The Court of Appeal has dismissed the taxpayer’s appeal in this case on corporate tax losses.
This case considered the old legislation in s343 ICTA 1988 which applied where a transfer of a trade took place between two members of a group of companies. The taxpayer transferred the whole of a loss making trade (Coles) to another group company (Leekes) which already carried on a similar trade. The Court of Appeal has now agreed with the Upper Tribunal, dismissing the taxpayer’s appeal against HMRC’s decision to deny the use of the losses against the whole profits of the successor’s enlarged trade.
The Court of Appeal’s decision highlights the wording in the legislation that provides that the successor is entitled to relief ‘for any amount for which the predecessor would have been entitled to relief if it had continued to carry on the trade’. In the Court’s opinion, ‘the trade’ must refer to the trade previously carried on by the predecessor. Coles could not be deemed to continue to carry on the whole of the enlarged trade as it had never carried this on previously. The successor was therefore barred from claiming more relief than it could offset against the trading income that it derived from the predecessor’s former trade.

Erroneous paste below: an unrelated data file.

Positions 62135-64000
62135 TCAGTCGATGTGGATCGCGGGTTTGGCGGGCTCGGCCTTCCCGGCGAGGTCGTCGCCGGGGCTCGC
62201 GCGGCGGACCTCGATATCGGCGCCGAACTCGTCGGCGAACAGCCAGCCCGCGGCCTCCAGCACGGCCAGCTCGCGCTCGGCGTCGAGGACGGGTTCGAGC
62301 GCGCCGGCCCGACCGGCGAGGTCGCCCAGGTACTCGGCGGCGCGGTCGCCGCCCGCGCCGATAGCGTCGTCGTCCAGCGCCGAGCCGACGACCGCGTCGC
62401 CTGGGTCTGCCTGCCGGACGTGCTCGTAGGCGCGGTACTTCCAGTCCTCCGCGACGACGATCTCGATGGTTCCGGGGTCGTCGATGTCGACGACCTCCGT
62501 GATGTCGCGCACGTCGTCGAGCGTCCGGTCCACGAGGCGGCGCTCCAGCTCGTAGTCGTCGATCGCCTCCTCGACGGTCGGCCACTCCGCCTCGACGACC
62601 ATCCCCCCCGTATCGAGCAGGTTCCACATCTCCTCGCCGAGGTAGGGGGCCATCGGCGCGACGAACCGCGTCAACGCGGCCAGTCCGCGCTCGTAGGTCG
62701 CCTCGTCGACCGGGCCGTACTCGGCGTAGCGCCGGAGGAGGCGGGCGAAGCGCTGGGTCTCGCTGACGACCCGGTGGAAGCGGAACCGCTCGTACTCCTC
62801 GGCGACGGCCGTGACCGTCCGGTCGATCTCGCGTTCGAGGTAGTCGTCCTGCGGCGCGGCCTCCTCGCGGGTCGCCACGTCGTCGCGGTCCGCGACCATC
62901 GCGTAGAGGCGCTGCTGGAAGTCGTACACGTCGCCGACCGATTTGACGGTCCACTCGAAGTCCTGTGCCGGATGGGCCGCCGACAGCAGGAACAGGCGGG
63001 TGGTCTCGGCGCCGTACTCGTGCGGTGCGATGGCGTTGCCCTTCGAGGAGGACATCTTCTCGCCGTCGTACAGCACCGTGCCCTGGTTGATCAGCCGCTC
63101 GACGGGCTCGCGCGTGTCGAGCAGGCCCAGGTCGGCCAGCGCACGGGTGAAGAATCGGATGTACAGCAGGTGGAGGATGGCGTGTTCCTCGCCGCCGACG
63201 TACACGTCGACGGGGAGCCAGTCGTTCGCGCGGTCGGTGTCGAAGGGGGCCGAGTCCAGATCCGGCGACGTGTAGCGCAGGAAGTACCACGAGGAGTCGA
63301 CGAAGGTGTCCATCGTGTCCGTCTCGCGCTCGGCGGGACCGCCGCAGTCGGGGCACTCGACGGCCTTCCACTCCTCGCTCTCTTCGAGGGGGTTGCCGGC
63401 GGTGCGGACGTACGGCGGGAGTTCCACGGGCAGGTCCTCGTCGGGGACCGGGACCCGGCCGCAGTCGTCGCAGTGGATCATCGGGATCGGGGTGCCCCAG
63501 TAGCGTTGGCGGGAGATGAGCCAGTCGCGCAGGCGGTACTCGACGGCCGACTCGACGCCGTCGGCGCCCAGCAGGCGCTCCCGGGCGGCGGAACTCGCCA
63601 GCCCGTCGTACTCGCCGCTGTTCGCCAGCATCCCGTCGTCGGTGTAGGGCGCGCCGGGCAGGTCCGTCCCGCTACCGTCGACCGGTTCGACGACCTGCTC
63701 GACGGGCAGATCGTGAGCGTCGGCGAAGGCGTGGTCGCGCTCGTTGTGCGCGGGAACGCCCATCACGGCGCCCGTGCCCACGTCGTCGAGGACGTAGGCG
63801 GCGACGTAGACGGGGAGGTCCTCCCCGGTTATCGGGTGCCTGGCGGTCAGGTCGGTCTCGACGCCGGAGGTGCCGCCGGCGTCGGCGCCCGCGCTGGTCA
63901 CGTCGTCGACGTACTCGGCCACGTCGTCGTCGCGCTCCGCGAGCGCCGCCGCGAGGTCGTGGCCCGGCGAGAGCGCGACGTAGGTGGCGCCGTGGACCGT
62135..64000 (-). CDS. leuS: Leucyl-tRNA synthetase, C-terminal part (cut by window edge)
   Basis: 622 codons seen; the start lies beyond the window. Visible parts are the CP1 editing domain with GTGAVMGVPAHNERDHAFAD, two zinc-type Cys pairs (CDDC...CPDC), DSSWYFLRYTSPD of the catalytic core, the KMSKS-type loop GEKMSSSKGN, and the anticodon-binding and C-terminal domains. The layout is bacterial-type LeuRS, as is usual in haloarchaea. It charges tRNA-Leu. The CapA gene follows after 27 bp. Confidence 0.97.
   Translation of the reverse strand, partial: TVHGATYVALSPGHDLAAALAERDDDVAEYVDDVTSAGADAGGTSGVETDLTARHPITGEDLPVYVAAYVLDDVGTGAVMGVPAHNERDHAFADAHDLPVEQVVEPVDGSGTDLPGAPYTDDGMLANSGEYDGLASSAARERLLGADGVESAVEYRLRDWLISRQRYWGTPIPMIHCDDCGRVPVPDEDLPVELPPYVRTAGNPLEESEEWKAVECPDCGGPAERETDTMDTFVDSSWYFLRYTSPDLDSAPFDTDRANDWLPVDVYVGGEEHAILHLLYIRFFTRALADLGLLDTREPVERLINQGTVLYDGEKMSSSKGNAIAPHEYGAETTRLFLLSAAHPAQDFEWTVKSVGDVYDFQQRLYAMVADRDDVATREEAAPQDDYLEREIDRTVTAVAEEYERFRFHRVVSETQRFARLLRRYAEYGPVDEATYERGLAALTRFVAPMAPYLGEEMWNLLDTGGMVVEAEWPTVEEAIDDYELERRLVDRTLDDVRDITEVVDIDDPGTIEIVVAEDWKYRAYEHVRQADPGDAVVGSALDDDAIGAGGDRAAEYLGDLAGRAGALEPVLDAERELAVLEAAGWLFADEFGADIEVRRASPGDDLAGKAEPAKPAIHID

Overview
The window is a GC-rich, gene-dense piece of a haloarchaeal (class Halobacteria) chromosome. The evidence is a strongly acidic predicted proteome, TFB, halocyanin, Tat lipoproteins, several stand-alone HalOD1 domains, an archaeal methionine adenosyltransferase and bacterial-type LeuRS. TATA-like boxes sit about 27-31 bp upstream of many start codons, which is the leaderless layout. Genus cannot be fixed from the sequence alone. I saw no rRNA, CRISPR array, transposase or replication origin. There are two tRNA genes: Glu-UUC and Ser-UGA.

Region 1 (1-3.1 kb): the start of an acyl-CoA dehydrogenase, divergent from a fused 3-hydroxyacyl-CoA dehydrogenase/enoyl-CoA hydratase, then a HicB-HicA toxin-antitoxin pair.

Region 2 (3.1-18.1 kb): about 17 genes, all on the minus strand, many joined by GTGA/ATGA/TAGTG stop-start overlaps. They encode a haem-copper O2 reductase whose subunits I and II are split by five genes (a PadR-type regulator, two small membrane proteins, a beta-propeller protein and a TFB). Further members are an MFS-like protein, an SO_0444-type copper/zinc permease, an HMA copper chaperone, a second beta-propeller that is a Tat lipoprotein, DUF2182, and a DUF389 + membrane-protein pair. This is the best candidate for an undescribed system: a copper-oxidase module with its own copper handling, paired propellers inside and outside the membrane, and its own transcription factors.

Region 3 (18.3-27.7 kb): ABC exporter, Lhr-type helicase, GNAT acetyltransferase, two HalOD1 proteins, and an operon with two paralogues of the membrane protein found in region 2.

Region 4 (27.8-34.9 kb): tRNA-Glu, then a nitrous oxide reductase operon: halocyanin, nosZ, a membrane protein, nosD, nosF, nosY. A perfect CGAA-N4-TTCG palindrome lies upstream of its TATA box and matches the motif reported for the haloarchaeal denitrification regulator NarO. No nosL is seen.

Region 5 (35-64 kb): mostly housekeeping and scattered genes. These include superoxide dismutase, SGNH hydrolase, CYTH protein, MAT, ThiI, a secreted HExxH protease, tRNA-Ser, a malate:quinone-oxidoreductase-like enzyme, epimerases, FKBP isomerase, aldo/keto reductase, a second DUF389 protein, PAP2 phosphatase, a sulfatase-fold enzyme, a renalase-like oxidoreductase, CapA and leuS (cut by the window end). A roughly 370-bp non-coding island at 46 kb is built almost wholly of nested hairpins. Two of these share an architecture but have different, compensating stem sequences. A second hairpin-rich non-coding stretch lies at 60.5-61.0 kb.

The Court also rejected the First-tier Tribunal’s concerns about the practical difficulties of identifying the income against which the losses could be set going forward, finding that careful record keeping could avoid these difficulties and would not be an onerous requirement.
Following last year’s changes to the rules for the carry forward of corporate tax losses, this case will only have an impact on the use of losses brought forward into current and future periods from before April 2017.
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